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Oregon officials lose their job after keeping rare Pappy Van Winkle bourbon for themselves

Oregon’s liquor and marijuana officials paid for the whiskey, which can cost thousands of dollars a bottle, but used their knowledge and connections to obtain them.
Oregon Gov. Tina Kotek in Salem on Jan. 31.
Oregon Gov. Tina Kotek in Salem on Jan. 31. Claire Rush / AP
/ Source: The Associated Press

SALEM, Ore. — A thirst for rare bottles of bourbon appears set to have cost the executive director and other top officials of Oregon’s liquor and marijuana regulating agency their jobs.

An internal investigation by the Oregon Liquor and Cannabis Commission, obtained by The Associated Press via public records request Wednesday, concluded that Executive Director Steve Marks and five other agency officials had diverted sought-after bourbons, including Pappy Van Winkle’s 23-year-old whiskey, for their personal use.

The officials were paying for the whiskey, which can cost thousands of dollars a bottle, but they had used their knowledge and connections at the commission to obtain them, and consequently deprived members of the public of the spendy booze, the investigation said. And that violated Oregon statutes, including one that prohibits public officials from using confidential information for personal gain, the commission’s investigation said.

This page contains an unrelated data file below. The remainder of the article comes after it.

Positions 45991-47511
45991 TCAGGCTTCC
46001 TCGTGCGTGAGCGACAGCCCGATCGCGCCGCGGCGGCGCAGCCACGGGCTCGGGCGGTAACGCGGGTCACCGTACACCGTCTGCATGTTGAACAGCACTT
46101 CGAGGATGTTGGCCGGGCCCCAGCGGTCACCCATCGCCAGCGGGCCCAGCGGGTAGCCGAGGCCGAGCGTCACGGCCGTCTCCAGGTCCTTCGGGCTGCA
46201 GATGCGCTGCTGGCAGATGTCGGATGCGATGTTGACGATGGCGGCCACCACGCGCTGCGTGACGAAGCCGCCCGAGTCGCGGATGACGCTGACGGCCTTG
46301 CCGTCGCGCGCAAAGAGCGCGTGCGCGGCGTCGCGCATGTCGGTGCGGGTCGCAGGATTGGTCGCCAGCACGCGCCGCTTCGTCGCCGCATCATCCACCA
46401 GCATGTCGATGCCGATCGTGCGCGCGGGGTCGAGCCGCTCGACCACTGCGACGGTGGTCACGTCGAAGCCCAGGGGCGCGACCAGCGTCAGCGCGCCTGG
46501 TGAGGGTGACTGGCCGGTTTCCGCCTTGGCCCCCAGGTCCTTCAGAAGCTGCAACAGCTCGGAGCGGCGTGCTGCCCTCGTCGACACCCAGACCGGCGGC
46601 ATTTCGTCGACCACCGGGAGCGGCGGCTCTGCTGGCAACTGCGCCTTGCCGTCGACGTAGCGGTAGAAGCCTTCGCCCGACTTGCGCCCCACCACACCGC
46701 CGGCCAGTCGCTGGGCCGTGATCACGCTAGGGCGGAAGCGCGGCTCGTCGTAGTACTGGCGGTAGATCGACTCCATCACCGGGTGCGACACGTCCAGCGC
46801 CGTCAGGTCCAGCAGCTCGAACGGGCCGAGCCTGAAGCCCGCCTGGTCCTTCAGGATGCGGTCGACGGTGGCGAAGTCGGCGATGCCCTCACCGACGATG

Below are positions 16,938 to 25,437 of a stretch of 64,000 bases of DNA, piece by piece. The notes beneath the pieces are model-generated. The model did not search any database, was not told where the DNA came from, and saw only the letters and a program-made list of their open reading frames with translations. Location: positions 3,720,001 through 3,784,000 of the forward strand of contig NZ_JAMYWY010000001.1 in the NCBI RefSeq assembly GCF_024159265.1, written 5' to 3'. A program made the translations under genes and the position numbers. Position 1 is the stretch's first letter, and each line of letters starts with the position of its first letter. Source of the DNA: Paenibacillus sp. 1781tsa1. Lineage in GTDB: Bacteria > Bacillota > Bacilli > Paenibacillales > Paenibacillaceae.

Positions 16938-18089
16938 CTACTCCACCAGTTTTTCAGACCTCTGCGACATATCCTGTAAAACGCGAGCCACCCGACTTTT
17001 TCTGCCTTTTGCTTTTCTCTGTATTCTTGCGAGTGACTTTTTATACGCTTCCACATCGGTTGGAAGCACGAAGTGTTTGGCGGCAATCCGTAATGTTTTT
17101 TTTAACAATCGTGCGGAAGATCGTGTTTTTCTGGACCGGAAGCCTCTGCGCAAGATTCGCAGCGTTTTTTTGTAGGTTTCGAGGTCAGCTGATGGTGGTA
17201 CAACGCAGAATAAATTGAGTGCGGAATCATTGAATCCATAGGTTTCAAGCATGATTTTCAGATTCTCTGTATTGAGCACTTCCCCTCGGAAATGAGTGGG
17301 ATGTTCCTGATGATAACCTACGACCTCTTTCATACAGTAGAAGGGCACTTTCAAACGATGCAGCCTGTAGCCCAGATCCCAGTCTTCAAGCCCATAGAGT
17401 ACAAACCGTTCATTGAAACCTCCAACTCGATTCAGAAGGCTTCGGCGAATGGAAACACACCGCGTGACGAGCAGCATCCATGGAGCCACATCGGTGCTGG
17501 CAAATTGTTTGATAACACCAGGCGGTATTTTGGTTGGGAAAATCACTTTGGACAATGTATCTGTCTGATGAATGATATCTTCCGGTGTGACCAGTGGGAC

Oregon Gov. Tina Kotek on Wednesday asked the agency’s board of commissioners to remove Marks and the other implicated officials, alleging they “abused their position for personal gain.”

“This behavior is wholly unacceptable. I will not tolerate wrongful violations of our government ethics laws,” Kotek said in her letter to the board of commissioners.

In his responses to questions from the investigator, Marks denied that he had violated Oregon ethics laws and state policy. However, he acknowledged that he had received preferential treatment “to some extent” in obtaining the whiskey as a commission employee. Marks and the other officials said they never resold the whiskeys they obtained.

“This incident underlines the importance of having public accountability,” said agency spokesperson Mark Pettinger. “The OLCC will need to work on rebuilding and restoring our public trust ... and adhere to Oregon’s ethics laws.”

After taking office last month, Kotek, a Democrat who was a long-serving Oregon House speaker, asked for Marks’ resignation, but no reason was announced. Kotek said she learned of this business about the bourbon afterward.

The board of commissioners is appointed by the governor and in turn selects the executive director, according to a commission spokesman. The commissioners’ next regular meeting is next Wednesday. The agency is the state’s third-largest revenue generator.

Kotek has asked Attorney General Ellen Rosenblum to conduct an independent civil investigation into the extent of any wrongdoing and recommend stronger protocols for ensuring ethics laws are followed.